Century Aluminum Has a Down Monday

Shares of Century Aluminum closed 10.8% lower on Monday, according to an AP report on Madison.com.

The question is, why?

“Market pundits aren’t entirely certain what to make of this development, noting that aluminum stocks may simply have been shifting away from expensive LME warehouses to cheaper warehouses and other countries,” the report states.

Nickel Prices Get a Boost

Steel-dependent nickel got a boost Tuesday, when prices in the Shanghai and London markets saw a jump, Reuters reported.

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The most-traded nickel contract on the Shanghai Futures Exchange was up 1.3% at 94,710 yuan ($14,285) a ton by 0126 GMT, according to Reuters. Meanwhile, three-month LME nickel rose to $11,677 per ton.

The ongoing turmoil over Donald Trump has increased investors’ worries over political stability in the U.S. In addition, investors worry that under these political turbulences, the Trump administration will struggle to implement pro-growth initiatives.

The dollar is one asset that was affected by the news, falling to a 6-month low. Investors have been selling dollars and buying euros as political risks rise in the U.S. and, following the French elections, fall in Europe.

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Usually, a falling dollar would give a boost to industrial metal prices, but that wasn’t the case here. Precious metals like gold did benefit from a falling dollar, but it didn’t prevent base metals from declining. This is because investors are now focused on what looks like a slow down in China.

Investors were disappointed when China’s Caixin Manufacturing PMI came at 50.3 in April, the lowest reading since September 2016. In addition, as Beijing talks about curbing credit, investors have come to realize that lower funding for the construction of infrastructure projects will hurt demand for industrial metals.

Just about two weeks ago we noticed that commodity markets were getting in trouble. As time goes on, that weakness is spreading out into industrial metals. Some specific metals are holding their value better than others due to their specific supply narrative, but overall we would expect them to move in tandem, as they always do. Here are some charts suggesting that the bull cycle in industrial metals could be ending:

Nickel falls to a 10-month low. Source: MetalMiner analysis of fastmarkets.com data

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Our Stainless MMI lost 3 points in March, essentially losing what it gained in February.

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Industrial metals continued their rally during the first quarter but nickel didn’t fare as well. Prices are still significantly higher than they were one year ago, but investors are now finding little reason to be any more bullish than bearish due to a complex supply narrative.

The Philippines

On March 13, The Philippines’ president Rodrigo Duterte, threatened to stop all mining in the country. Despite the potential for more closures, investors doubted that Duterte would enforce such strict regulations. Duterte still supports Department of the Environment and Natural Resources Secretary Regina Lopez. The Philippines’ mining industry hoped for the Commission on Appointments (CA) to reject Lopez as the Environment secretary in March.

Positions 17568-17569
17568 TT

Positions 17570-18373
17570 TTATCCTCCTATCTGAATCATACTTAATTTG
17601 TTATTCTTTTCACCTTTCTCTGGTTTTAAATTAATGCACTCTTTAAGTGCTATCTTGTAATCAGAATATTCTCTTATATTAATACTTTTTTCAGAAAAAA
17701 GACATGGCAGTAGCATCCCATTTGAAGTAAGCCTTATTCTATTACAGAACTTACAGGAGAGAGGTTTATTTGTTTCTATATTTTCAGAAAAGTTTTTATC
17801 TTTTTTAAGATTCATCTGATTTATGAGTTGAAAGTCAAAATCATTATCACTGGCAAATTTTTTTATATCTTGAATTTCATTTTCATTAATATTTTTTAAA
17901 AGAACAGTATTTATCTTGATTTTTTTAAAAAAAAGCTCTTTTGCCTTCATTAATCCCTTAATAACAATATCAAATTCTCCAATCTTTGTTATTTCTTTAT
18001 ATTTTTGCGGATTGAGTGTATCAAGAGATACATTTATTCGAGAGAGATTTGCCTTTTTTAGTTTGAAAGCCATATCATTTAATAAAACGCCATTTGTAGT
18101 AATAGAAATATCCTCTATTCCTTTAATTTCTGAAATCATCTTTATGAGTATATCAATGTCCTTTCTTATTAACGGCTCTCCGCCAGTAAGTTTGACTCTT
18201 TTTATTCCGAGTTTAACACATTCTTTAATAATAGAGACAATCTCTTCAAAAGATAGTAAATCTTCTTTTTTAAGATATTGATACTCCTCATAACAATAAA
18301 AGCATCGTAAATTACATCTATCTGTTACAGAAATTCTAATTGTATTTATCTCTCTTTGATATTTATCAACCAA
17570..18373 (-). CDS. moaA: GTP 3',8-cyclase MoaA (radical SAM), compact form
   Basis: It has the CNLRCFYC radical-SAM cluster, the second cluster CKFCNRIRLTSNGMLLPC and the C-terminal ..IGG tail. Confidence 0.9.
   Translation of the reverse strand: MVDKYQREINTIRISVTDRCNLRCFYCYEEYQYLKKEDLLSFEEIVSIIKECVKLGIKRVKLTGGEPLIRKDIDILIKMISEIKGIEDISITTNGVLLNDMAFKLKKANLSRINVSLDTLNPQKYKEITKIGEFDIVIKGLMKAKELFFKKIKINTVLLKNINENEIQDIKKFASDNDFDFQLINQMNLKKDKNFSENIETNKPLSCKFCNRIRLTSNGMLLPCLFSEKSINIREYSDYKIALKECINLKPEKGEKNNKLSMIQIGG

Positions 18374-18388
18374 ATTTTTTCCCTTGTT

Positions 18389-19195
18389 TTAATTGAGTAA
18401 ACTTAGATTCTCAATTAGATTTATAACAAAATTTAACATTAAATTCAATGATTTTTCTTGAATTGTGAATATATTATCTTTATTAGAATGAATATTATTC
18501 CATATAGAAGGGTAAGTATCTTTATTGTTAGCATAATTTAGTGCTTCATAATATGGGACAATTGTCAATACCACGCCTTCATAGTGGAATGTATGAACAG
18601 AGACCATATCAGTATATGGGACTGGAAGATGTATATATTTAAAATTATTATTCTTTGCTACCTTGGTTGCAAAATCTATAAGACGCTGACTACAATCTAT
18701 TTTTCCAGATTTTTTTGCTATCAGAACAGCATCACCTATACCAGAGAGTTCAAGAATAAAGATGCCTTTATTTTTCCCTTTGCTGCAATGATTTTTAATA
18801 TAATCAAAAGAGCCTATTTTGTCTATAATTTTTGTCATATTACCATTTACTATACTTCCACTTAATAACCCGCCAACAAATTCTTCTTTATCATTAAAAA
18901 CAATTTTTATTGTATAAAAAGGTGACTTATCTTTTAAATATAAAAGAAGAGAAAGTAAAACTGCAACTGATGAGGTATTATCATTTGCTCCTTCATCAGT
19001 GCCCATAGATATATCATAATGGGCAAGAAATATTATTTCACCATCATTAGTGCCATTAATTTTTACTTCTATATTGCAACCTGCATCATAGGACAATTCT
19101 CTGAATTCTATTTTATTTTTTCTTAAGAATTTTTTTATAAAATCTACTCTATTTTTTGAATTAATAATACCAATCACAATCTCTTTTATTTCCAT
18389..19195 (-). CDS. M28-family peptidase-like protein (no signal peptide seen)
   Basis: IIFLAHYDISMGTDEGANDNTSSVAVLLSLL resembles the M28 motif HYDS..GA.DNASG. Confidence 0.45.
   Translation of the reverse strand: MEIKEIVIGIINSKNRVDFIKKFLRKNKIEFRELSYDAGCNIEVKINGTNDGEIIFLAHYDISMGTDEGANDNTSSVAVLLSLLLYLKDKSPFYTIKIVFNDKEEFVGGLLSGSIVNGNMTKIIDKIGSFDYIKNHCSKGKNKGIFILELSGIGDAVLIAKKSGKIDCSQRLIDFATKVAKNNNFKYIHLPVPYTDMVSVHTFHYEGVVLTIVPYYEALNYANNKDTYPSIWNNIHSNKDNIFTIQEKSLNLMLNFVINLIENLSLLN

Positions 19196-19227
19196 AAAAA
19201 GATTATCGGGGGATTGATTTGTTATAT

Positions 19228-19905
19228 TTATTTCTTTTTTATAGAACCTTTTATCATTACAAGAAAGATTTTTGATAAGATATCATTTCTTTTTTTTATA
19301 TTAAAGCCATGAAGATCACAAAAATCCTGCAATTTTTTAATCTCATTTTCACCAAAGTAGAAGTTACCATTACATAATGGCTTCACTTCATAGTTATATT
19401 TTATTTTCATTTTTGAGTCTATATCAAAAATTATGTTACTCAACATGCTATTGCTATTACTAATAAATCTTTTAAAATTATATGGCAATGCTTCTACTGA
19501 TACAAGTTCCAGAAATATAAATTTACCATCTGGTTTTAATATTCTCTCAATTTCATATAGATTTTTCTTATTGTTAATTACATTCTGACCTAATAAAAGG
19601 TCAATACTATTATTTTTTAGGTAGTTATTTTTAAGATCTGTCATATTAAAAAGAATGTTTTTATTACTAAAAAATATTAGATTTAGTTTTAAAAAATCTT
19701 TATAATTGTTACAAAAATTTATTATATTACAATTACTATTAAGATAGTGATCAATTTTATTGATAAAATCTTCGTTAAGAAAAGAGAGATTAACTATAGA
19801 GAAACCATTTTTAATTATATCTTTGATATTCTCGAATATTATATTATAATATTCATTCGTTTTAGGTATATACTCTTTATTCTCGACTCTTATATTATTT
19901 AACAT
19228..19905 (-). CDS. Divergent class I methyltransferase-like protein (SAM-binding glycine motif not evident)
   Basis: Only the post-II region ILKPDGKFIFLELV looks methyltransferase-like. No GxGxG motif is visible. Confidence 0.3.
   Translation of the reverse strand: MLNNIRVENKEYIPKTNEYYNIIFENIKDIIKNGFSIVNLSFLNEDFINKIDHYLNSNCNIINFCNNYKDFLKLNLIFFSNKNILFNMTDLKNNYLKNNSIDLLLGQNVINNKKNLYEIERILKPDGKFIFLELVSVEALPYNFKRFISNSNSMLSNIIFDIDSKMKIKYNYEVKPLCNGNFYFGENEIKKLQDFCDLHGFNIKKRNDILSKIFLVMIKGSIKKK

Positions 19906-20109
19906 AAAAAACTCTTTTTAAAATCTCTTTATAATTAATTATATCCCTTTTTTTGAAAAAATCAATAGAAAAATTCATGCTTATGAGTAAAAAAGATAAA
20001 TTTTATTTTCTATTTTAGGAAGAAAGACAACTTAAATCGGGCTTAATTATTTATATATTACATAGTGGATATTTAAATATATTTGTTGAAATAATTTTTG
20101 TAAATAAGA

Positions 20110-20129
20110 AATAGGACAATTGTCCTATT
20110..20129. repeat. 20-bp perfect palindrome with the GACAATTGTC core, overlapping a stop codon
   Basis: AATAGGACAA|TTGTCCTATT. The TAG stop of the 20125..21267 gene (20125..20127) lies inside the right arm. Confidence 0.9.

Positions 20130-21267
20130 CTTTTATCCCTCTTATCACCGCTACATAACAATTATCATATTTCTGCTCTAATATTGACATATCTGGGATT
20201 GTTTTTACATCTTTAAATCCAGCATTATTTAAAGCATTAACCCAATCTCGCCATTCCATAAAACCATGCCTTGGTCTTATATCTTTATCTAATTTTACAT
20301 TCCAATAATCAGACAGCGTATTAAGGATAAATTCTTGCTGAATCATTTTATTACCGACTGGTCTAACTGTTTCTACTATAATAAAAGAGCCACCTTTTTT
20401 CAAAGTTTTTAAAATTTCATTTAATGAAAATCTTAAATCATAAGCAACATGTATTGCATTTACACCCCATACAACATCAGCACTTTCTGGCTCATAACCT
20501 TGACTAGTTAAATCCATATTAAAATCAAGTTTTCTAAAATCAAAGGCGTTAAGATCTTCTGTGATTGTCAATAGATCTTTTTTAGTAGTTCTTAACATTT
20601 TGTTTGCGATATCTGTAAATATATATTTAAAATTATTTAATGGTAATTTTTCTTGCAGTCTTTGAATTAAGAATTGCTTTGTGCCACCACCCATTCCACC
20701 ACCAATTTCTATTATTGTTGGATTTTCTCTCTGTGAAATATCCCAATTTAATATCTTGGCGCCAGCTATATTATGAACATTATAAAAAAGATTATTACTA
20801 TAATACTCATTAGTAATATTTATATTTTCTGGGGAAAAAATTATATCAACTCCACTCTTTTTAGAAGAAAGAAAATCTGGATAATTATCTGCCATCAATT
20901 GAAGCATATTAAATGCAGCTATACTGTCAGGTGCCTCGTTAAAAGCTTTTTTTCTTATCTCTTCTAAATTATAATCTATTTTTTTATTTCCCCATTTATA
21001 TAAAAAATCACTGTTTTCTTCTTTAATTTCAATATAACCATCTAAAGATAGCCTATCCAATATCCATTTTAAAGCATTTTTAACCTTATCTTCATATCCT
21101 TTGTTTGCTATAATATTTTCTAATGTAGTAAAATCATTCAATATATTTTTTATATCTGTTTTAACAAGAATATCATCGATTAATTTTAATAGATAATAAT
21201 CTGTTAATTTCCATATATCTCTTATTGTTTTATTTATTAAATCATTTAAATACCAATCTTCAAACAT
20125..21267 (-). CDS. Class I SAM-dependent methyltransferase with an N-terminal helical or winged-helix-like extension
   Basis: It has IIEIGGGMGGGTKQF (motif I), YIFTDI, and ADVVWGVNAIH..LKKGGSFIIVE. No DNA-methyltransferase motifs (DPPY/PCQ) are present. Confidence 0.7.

However, lawmakers opted to postpone a decision to confirm or reject Lopez as the head of that department. Further confirmation hearings are expected to take place in May.

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Most base metals will finish the first quarter up, but nickel is one of those exceptions to the rule.

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The metal has traded up and down to finish the first quarter close to flat. Nickel prices are significantly higher than they were one year ago and traders are now finding little reason to be any more bullish than bearish due to a mix of news that helps both positions.

Nickel prices finish Q1 close to flat. Source: Fastmarkets.com.

Philippines Threatens to Stop All Mining

On March 13, The Philippines’ president Rodrigo Duterte “threatened to stop all mining in the country,” according to an article in Economic Calendar, while reiterating his support for Department of the Environment and Natural Resources Secretary Regina Lopez. Philippine lawmakers recently opted to postpone a decision to confirm or reject the ardent environmentalist as the head of the department. Further confirmation hearings are expected to take place in May. The country’s miners hope Duterte won’t reappoint Lopez and instead find someone more moderate.

Indonesia to Restart Exports

Despite additional closures last month and the potential for more, nickel prices fell this month. It could be that traders doubt that Duterte will enforce such strict regulations, but it also has to do with fears that the “resumption of exports from Indonesia will compensate” for any supply shortfall in The Philippines, according to Economic Calendar. Read more

Last week, the Philippines’ mining industry “expressed its confidence that the Commission on Appointments (CA) will reject Gina Lopez as the Environment secretary,” according to Philstar.com, since she was unable to win the committee members over. Lopez is among “just a few of President Rodrigo Duterte’s appointees yet to be confirmed by lawmakers,” according to a Reuters article. Nickel prices fell 10% as bears believe there will be a rejection.

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Nickel’s bull market started when Duterte became president of the Philippines in June. Prices gained throughout the year as Lopez led an environmental crackdown on the Philippine mining industry.

Developments in the nickel industry. Source: Raul De Frutos/MetalMiner analysis of LME data.

“The Philippines is the top nickel ore exporter and Lopez’s approval would probably sustain worries over supply disruptions that could lift global prices” this year, according to Reuters. On the other hand, a rejection would give miners a key win in the battle against environmentalists, adding pressure to nickel prices.

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President Duterte continues to throw support to Lopez, but at the same time he is hoping for a happy compromise between environmentalists and the mining industry, amid rising concerns over job and revenue losses. Read more